And you can see that oscillation at work in the domain of philosophy, in the way he reads and uses Hegel. For example, at one moment there is an attention in Žižek’s writing to the motif of “negativity” in Hegel. Žižek’s Hegel is at this moment a revolutionary figure, repudiating power. Hegel is sometimes portrayed as the philosopher of the Prussian state, warranting the state as the culmination of the dialectical evolution of world spirit. In Žižek’s version of Hegel most of the time there is no closure at the end of a dialectical process; there is always something that refuses the system, a nightmarish irrational point of negativity, and that negativity is also the sparking point of something new. But at another moment Žižek makes exactly the same decision Hegel himself made with respect to the opposition between “civil society” and the state. For Hegel, the state was a historically progressive unifying force, the place within which reasoned debate could happen, and the realm of “civil society” – irrational, backward, prejudiced – might need to be opposed. You can see that Hegelian formula being deployed by Žižek in one of his essays that is theoretical warrant for one of the most important political projects of NSK following the independence of Slovenia in 1991. NSK responded to this independence by parodying the paraphernalia of the new state by transformating NSK into “NSK State in Time”. It is a “State in Time” because it rests upon the accumulation of the idiosyncratic experiences of its citizens over time rather than the systematising of a collective identity in a particular geographical space. The first “embassy” was set up in Moscow in 1992, and consulates have been set up in many countries around the world since as temporary installations in places as diverse as art exhibitions to hotel rooms to kitchens. NSK issues its own passports to citizens of the “first global state in the universe” at roving passport offices and on the internet (www.nskstate.com). Žižek provides a theoretical gloss on this NSK initiative in one of his little essays on the movement (Žižek, 1993b). In Europe in the 1990s, Žižek says, the signifier “Bosnia” draws attention to the disintegration of the State, and while the state is disappearing there is an explosion of ethnic hatreds, gang warfare and lawlessness. While the old Left saw the State as being an oppressive limiting institution, what we learn from Bosnia is that the State was also the guarantee against complete social breakdown. What NSK State in Time provides is some kind of symbolic structure but one that is not limited to national frontiers. Now ok I am happy to sign up to that and I have my NSK State passport, but there is an ambiguity, an oscillation once again, in Žižek’s own argument in favour of the State. At one moment there is total refusal and at another moment an embrace of the State. At one moment this can be fairly benign, radical even, but at another moment – as when Žižek argues in favour of Slovene membership of NATO, in favour of NATO bombing of Serbia, in favour of the death penalty – it is more problematic. IDEOLOGICAL AMBIVALENCE. I just want to make one comment more about NSK here. It seems to me that there is a disturbing progressive political intervention here, that out of the belly of East European Stalinism this is a movement that actually tackles the ideological grip that Stalinism had. It isn’t something the non-Stalinist Left, have really been able to deal with. Even entirely correct revolutionary Marxist (Trotskyist) political-economic analysis of how the Russian revolution degenerated and the bureaucracy crystallised does not give leverage against totalitarianism at the level of fantasy. The NSK strategy of overidentification is a way of intervening at this level, in a way that tackles the connection between artistic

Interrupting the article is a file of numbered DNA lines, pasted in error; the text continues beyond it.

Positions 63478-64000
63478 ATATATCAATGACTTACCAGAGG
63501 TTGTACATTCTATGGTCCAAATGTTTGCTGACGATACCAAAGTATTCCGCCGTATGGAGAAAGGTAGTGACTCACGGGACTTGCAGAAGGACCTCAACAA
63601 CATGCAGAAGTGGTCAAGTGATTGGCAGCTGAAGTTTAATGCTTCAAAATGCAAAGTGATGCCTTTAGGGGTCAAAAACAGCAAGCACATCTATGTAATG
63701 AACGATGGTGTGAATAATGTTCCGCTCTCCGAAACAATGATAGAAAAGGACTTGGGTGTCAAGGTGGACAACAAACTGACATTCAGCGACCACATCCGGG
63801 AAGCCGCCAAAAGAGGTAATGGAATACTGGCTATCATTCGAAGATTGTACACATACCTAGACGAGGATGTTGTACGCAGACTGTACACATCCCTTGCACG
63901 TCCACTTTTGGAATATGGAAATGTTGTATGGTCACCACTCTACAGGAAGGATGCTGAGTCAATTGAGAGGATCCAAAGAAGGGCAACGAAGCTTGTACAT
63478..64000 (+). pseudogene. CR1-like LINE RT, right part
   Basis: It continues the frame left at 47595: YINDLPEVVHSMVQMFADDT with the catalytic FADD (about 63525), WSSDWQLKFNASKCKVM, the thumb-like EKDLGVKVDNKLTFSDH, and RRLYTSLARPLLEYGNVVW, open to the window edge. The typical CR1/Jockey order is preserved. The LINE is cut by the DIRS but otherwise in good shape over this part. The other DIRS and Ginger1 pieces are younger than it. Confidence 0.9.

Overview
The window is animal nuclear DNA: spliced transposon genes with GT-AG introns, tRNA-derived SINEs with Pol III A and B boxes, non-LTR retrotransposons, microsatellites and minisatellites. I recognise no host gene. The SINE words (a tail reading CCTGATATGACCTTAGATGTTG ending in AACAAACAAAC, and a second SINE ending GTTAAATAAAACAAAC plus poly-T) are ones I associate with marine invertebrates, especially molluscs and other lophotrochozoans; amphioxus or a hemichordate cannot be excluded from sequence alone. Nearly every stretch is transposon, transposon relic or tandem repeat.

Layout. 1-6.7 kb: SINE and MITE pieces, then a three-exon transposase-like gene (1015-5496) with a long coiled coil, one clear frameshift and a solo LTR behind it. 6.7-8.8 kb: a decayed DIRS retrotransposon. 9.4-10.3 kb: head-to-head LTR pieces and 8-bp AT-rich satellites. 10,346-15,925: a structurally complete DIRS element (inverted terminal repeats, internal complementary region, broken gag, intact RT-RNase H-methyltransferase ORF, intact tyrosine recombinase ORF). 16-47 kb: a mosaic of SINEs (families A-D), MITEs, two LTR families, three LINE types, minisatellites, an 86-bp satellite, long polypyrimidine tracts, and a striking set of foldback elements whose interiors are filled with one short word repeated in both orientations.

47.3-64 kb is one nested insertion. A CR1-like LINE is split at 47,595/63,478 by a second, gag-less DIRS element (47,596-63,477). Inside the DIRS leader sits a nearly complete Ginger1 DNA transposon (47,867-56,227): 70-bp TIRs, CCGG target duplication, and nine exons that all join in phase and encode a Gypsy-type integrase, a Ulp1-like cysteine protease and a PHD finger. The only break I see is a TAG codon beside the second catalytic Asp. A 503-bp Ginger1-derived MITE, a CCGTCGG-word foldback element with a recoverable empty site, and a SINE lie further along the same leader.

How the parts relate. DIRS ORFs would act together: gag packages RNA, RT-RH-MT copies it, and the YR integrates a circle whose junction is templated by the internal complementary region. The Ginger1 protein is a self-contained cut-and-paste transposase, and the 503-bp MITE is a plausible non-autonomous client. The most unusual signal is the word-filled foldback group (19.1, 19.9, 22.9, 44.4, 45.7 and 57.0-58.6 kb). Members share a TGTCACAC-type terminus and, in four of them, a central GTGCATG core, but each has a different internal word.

representation, ideology and fantasy. The intervention would not be progressive if it was not also disturbing. And when I ask NSK activists, the IRWIN artist group for example, what the political project is, they locate it in socialist anti-fascist politics. So, when Žižek writes an article in defence of NSK with a title like “Why are Laibach and NSK not Fascists?” (Žižek, 1993a), we have to ask why he begs the question. It is I think a quite mischievous and misleading way of posing the question of what Laibach and NSK are doing. Again you see ambivalence in Žižek’s work, here at a political level, and this time not terribly helpful. This time it is ambivalence that does not only open things up, as ideology critique, but closes them down so the oscillation between progressive and reactionary aspects is concealed, actually to operate in his work ideologically. It is also worth noting another element of this kind of equivocation, which is where he develops very interesting analysis of the way anti-semitism functions in European culture but then embraces the idea of “Europe” and celebrates Christianity as the new beginning, as something that broke from Judaism and is a world historical advance. Here again, you have some of the more unpleasant aspects of Hegelian world history being deployed. There are different components of NSK State, and this is theorised by NSK activists as follows; IRWIN are the State artists, Laibach are the politicians, and Cosmokinetic Cabinet Noordung are the Church. And then, we might want to ask who the police and security apparatus would be in this state. One of Žižek’s favourite anecdotes is that after he narrowly failed to win election to the collective presidency of Slovenia after the secession from Yugoslavia he was offered a ministerial post, perhaps concerned with art or culture. He refused, saying that if he were to take such a position he would settle for nothing less than ministry of the interior or head of the secret police. We have to ask whether taking up such a position in the state apparatus would still be “overidentification” and whether NSK State in Time is really the kind of “Suprematist organism” that needs a secret police (Arns, 2003). READ ŽIŽEK! What I do in my book is to show how you can read Žižek (Parker, 2004). Not by identifying one theoretical position, for there is no such single fixed theoretical position in his work, but by mapping out the terrain of his writing. This includes an attention to the way he uses Lacan to read Hegel and the way he puts that reading to work in the domain of politics, politics that looks Marxist to many of us in the West, but is not Marxist at all. To put it simply I claim that he does not so much mix Marx, Hegel and Lacan, but that he is really only interested in Hegel as such, and it is certain peculiar elements of Hegel that he wants to focus on. He uses Lacan in a particular way to pick up those elements. So, you need to know what Lacan is for Žižek, how he reads Hegel and how he uses those ideas for certain political purposes. And those political issues cannot be understood without some account of the formation and disintegration of the Yugoslav state apparatus, the particular way that the opposition movement in Slovenia started with punk, and a particular angle on power and transformation that we get from the NSK practices of which he is an intimate part. And, really, notwithstanding the problems with his work, he is worth reading and worth engaging with because by identifying the problems we can, I think, get somewhere in thinking about connections between artistic practice, personal change and political transformation that we could not get without him.